What is a better setup for a horror movie than a group of people trapped in an elevator? Devil (released in 2010) is a first movie in Night Chronicles trilogy, written by Brian Nelson (with the story created by M. Night Shyamalan), and directed by John Erick Dowdle. While the premise and the execution are very simple, Devil gets its message across quite effectively.
The movie opens with a narration from one of the characters, about the stories his mother used to tell him, of Devil walking the earth in the human form. In Philadelphia, five random people walk into an elevator in a skyscraper. The most mundane situation turns into a nightmare when the elevator stops for no obvious reason. While trying to figure out how to help the increasingly anxious people, the two security guards are able to see inside the elevator through a camera. Soon, it becomes more and more obvious that this is no ordinary accident, and that someone out of the five people is not who they seem to be.
The atmosphere is set with the opening shots of Philadelphia – upside down. It immediately gives an impression that something is wrong. The sky shrouded in clouds makes the predominantly gray cityscape even darker and more sinister. The movie also ends with shots of the city, not upside down this time, as if to signify that everything is back to normal. I found the soundtrack a bit overdramatic, and sometimes even killing the mood, but thankfully, the gloomy color scheme made up for the music. All the actors did a really good job with their characters, and even though we know practically nothing about them at the beginning, no one blends in, and everyone is a distinctive individual.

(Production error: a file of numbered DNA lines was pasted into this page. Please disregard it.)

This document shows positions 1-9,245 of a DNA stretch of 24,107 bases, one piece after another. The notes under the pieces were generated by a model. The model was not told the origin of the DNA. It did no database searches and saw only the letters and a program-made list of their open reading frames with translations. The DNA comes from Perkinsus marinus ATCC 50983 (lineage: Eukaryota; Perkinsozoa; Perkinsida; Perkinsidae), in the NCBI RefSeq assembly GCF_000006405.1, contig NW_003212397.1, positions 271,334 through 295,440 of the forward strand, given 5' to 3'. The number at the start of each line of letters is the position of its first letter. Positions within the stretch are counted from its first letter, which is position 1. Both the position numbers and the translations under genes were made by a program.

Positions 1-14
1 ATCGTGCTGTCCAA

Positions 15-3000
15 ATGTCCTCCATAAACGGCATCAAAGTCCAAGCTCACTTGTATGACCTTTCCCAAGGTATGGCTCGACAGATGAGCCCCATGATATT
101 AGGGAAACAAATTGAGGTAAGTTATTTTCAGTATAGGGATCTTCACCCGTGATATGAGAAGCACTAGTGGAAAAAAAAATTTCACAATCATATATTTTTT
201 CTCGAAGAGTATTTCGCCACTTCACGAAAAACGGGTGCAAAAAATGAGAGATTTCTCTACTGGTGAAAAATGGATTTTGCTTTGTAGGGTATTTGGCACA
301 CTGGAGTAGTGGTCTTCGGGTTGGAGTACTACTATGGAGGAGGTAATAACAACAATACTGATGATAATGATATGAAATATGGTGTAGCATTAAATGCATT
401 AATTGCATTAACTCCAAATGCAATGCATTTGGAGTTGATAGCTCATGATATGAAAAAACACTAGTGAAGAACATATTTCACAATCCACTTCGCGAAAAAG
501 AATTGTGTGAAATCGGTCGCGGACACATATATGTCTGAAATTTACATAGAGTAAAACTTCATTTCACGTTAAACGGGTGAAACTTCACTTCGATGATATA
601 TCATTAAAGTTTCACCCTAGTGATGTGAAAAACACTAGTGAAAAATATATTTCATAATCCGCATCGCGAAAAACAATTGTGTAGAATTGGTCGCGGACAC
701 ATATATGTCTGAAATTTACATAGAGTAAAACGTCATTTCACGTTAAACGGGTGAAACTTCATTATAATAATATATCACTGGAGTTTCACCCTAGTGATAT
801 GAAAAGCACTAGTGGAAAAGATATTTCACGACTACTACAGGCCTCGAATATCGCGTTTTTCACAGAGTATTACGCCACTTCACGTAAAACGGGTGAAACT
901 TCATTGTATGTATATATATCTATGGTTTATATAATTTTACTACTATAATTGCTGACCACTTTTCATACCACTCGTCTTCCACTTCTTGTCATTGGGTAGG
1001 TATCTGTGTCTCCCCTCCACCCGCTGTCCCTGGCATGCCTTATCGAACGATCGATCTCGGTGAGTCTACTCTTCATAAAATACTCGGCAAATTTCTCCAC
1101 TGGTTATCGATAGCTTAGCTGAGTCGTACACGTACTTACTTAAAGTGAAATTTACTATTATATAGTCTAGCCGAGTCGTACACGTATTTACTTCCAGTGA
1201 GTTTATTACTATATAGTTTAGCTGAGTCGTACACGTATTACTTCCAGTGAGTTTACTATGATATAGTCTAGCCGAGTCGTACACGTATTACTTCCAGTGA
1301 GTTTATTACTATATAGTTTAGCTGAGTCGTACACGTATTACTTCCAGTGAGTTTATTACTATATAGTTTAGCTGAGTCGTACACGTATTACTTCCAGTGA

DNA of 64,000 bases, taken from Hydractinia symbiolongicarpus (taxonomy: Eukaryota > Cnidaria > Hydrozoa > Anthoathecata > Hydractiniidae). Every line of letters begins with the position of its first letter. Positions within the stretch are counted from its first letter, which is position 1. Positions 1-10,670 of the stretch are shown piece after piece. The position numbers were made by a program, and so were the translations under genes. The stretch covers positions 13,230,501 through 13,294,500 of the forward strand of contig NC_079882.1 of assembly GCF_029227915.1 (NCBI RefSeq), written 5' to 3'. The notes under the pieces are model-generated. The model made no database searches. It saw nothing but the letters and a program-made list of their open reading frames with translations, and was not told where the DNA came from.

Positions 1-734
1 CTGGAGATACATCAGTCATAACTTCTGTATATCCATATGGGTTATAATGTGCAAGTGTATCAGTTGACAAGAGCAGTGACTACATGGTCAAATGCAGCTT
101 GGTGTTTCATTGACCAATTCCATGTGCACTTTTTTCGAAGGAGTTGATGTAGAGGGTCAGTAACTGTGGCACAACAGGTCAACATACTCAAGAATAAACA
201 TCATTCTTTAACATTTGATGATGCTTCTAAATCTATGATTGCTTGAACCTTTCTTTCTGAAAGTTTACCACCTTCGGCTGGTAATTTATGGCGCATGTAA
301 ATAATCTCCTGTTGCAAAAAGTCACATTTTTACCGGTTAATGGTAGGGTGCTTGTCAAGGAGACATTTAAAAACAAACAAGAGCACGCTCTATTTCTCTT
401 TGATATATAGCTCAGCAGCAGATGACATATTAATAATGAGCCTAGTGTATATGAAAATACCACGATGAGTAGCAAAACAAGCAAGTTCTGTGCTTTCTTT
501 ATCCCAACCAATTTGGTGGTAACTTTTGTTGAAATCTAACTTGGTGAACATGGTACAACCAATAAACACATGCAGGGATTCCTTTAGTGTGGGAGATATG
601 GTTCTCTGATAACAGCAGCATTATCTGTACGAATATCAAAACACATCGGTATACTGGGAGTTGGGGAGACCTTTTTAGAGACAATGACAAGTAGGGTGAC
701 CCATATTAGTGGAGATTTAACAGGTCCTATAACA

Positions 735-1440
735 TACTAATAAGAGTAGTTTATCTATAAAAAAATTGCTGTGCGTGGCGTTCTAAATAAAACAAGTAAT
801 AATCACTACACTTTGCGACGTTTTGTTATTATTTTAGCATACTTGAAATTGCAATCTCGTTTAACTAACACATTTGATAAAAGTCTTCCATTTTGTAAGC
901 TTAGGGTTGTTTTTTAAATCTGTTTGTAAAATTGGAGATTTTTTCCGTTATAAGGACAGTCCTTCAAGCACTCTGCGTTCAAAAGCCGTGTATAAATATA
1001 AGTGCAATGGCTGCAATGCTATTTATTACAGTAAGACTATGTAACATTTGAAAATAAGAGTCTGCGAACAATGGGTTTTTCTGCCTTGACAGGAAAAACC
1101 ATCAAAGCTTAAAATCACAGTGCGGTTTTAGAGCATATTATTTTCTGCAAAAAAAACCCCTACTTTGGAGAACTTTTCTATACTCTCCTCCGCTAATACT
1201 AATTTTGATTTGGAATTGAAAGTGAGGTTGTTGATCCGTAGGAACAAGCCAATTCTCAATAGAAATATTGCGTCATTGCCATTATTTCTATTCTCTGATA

The movie uses the simplest device to create suspense and uneasiness – all the unexplained things in the elevator are happening when the lights are flickering or when they are turned off completely. Still, it turned out to be very effective, partly because the elevator provides such a confined space and it is hard to see who is doing what.
Devil is not particularly scary, yet something about it made me want to watch till the end. It is not dragged out, that’s for sure, and the quick pace definitely helps the story.